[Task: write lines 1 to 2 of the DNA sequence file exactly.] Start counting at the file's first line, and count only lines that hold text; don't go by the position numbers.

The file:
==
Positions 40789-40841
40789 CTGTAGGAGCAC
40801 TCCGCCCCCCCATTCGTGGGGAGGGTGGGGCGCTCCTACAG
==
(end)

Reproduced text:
Positions 40789-40841
40789 CTGTAGGAGCAC